Background and purpose: This study was designed to evaluate the effects of competing ions and electroosmosis on the transdermal iontophoresis of dexamethasone phosphate (Dex-Phos) and to identify the optimal conditions for its delivery.
Methods: The experiments were performed using pig skin, in side-by-side diffusion cells (0.78 cm(2)), passing a constant current of 0.3 mA via Ag-AgCl electrodes. Dex-Phos transport was quantified for donor solutions (anodal and cathodal) containing different drug concentrations, with and without background electrolyte. Electrotransport of co-ion, citrate, and counterions Na(+) and K(+) also was quantified. The contribution of electroosmosis was evaluated by measuring the transport of the neutral marker (mannitol).
Results: Electromigration was the dominant mechanism of drug iontophoresis, and reduction in electroosmotic flow directed against the cathodic delivery of Dex-Phos did not improve drug delivery. The Dex-Phos flux from the cathode was found to be optimal (transport number of approximately 0.012) when background electrolyte was excluded from the formulation. In this case, transport of the drug is limited principally by the competition with counterions (mainly Na(+) with a transport number of approximately 0.8) and the mobility of the drug in the membrane.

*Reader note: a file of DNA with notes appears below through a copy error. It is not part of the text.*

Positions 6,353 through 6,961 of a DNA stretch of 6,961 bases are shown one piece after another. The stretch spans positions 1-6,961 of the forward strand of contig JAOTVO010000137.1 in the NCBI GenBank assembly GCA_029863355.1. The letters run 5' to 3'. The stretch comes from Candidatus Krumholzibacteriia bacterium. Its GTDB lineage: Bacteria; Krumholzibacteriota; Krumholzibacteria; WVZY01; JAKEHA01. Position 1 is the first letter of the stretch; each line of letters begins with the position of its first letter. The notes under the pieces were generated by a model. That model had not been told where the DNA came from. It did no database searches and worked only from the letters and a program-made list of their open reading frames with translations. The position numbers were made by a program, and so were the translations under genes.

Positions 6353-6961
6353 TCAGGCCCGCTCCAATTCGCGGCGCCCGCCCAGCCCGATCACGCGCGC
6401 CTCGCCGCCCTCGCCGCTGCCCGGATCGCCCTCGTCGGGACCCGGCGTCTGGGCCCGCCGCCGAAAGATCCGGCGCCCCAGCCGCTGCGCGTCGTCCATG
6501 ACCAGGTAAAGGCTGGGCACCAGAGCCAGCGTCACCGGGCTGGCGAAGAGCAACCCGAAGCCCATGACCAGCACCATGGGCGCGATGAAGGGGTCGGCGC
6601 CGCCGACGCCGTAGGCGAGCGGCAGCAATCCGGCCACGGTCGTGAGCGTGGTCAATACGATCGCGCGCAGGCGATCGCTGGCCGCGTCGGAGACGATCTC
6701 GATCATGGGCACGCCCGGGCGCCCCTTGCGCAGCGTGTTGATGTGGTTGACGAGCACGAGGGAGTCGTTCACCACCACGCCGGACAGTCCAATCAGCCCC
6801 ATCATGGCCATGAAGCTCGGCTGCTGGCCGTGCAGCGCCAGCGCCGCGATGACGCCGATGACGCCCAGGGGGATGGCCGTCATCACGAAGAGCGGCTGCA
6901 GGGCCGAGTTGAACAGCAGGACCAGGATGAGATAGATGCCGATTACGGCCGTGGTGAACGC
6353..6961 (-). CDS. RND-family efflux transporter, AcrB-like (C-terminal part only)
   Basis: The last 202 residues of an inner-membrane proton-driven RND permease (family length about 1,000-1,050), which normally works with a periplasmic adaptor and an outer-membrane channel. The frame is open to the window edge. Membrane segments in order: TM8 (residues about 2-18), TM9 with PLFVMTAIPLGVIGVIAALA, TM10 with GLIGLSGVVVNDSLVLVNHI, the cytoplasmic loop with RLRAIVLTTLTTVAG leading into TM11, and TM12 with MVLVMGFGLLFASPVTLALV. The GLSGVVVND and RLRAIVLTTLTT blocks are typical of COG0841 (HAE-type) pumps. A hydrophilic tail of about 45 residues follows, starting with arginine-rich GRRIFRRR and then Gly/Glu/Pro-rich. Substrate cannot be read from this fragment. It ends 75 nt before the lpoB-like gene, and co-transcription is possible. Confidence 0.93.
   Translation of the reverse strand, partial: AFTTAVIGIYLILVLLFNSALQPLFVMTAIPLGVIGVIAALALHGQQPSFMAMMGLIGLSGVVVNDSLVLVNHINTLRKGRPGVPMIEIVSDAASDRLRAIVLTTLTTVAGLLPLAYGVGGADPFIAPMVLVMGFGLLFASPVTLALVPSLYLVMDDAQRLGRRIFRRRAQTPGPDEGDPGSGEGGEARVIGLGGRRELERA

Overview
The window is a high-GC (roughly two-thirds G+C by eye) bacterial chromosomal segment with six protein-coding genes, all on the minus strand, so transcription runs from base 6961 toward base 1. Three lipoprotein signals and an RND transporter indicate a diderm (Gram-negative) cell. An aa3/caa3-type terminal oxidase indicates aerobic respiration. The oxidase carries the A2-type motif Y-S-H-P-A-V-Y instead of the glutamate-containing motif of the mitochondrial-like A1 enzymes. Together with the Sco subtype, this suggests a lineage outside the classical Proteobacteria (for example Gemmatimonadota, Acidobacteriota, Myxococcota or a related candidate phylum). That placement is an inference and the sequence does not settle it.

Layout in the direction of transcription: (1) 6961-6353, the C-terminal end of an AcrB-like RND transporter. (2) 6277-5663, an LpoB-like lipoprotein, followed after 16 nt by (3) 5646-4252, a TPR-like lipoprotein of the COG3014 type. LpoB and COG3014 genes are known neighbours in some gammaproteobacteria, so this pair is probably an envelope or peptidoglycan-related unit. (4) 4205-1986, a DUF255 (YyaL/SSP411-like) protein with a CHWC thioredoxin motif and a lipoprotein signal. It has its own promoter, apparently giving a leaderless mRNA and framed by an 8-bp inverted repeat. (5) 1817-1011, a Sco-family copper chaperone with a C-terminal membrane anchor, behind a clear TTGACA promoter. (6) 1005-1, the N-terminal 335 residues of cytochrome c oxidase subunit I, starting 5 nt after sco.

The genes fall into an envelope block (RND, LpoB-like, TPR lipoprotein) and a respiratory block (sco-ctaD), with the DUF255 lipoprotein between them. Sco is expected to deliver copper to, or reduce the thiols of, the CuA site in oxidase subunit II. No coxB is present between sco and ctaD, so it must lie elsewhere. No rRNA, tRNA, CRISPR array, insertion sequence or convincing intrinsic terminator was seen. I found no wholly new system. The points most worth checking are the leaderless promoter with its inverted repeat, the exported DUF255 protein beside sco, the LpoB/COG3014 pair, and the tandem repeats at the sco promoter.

Discussion and conclusion: Dex-Phos must be delivered from the cathode and formulated rationally, excluding mobile co-anions, to achieve optimal iontophoretic delivery.